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Volume 6 Number 5
May 2009

In this Issue
Local Partnerships Promote Long-Term Prosperity
Storm Windows Can Make a Difference
Land Banks Help Stabilize Properties
The Status of America's Housing
In the next issue of ResearchWorks

The Status of America's Housing

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With the recent release of the 2007 American Housing Survey (AHS), the national profile of America's housing has once more been updated and refined. This rich source of information about the characteristics of the nation's housing and its occupants is the largest regular national housing sample survey in the United States. It contains data on apartments, single-family homes, mobile homes, vacant homes, family composition, income, housing and neighborhood quality, housing costs, equipment, fuels, housing unit size, and recent movers. The data are used by professionals in nearly every field for planning, decision making, and market research, as well as in various types of federal, state, and local program development.

A chart showing the composition of the U.S. housing stock.

The U.S. Census Bureau conducts the AHS to obtain up-to-date housing statistics for the Department of Housing and Urban Development (HUD). National data are collected every other year from a fixed sample of about 50,000 homes, plus new construction each year. The survey started in 1973 and has had the same sample since 1985, allowing readers to see how homes and households change over time. In some metropolitan areas, additional samples are surveyed every 4 to 6 years to measure local conditions.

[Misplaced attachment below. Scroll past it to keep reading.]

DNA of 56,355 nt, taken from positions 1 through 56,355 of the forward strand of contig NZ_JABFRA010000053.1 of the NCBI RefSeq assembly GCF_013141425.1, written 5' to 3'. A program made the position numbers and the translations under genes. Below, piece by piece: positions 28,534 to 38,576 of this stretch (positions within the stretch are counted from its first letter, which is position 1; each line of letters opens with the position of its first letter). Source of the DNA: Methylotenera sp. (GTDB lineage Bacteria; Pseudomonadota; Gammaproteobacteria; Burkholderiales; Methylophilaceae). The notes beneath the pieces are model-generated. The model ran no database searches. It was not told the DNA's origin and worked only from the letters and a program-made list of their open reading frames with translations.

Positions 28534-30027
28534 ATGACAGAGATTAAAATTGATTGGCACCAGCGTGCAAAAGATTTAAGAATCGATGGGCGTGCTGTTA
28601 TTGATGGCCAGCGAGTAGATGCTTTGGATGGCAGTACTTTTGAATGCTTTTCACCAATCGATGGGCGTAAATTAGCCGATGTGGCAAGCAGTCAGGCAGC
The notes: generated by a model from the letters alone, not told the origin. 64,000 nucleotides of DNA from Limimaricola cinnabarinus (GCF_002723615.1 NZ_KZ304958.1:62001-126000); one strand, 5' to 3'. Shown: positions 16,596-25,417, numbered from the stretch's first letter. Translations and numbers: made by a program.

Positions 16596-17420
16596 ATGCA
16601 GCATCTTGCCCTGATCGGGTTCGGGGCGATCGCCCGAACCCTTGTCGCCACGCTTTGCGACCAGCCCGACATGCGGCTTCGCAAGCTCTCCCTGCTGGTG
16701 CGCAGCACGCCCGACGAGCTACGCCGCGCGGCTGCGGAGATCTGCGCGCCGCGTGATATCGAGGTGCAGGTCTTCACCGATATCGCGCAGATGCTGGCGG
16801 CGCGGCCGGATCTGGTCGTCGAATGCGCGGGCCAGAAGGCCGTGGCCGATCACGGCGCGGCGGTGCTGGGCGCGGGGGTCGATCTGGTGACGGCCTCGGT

The 2007 survey estimates that America's housing stock totals 128 million housing units; 110.7 million are occupied and another 17.4 million are vacant or seasonal homes. A brief overview of what can be learned about the nation's housing from the AHS follows.

What types of homes do Americans occupy?

By global standards, homes in the United States are relatively new. The median construction date is 1970, meaning that half of the housing units were less than 37 years old in 2007. About one-third were built after 1980 and a few (7.6%) have met an impressive test of durability, dating from 1919 or before.

The predominant type of home in the United States is the single-family unit, which accounts for 75.1 percent of the nation's homes. These single-family units come detached, attached, or as manufactured (mobile) homes. Multifamily units ranging in size from 2 to 50 units (or more) account for the other 25 percent.

The floor plan of the median housing unit covers 1,807 square feet. Six out of 10 homes have from 4 to 6 rooms. Three out of five have three or more bedrooms. Virtually every unit has at least one bathroom. Most (98%) have a complete kitchen with a sink, refrigerator, and oven or burners. As for other, more common amenities, 99.5 percent of occupied units have heat and 63.5 percent are equipped with central air conditioning; 65 percent have a garage or carport; and 85 percent have a porch, deck, balcony, or patio.